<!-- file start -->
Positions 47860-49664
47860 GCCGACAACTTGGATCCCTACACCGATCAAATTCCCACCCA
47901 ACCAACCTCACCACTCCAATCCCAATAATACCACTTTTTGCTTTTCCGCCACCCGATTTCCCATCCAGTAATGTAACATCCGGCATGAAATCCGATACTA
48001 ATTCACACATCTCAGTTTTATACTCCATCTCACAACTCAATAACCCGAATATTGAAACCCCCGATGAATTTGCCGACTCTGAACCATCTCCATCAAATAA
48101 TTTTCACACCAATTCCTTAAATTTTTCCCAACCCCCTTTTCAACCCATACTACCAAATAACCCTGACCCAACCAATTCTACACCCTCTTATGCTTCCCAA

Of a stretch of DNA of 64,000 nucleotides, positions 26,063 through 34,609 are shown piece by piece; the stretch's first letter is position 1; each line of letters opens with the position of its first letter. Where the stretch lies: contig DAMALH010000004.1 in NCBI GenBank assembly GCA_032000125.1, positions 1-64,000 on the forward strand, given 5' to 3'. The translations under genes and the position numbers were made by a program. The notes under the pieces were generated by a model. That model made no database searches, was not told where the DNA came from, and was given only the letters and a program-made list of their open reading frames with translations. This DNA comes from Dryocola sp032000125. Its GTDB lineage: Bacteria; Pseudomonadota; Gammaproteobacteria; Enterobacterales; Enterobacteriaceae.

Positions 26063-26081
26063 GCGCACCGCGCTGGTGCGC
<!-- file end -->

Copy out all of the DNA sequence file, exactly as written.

Positions 47860-49664
47860 GCCGACAACTTGGATCCCTACACCGATCAAATTCCCACCCA
47901 ACCAACCTCACCACTCCAATCCCAATAATACCACTTTTTGCTTTTCCGCCACCCGATTTCCCATCCAGTAATGTAACATCCGGCATGAAATCCGATACTA
48001 ATTCACACATCTCAGTTTTATACTCCATCTCACAACTCAATAACCCGAATATTGAAACCCCCGATGAATTTGCCGACTCTGAACCATCTCCATCAAATAA
48101 TTTTCACACCAATTCCTTAAATTTTTCCCAACCCCCTTTTCAACCCATACTACCAAATAACCCTGACCCAACCAATTCTACACCCTCTTATGCTTCCCAA

Of a stretch of DNA of 64,000 nucleotides, positions 26,063 through 34,609 are shown piece by piece; the stretch's first letter is position 1; each line of letters opens with the position of its first letter. Where the stretch lies: contig DAMALH010000004.1 in NCBI GenBank assembly GCA_032000125.1, positions 1-64,000 on the forward strand, given 5' to 3'. The translations under genes and the position numbers were made by a program. The notes under the pieces were generated by a model. That model made no database searches, was not told where the DNA came from, and was given only the letters and a program-made list of their open reading frames with translations. This DNA comes from Dryocola sp032000125. Its GTDB lineage: Bacteria; Pseudomonadota; Gammaproteobacteria; Enterobacterales; Enterobacteriaceae.

Positions 26063-26081
26063 GCGCACCGCGCTGGTGCGC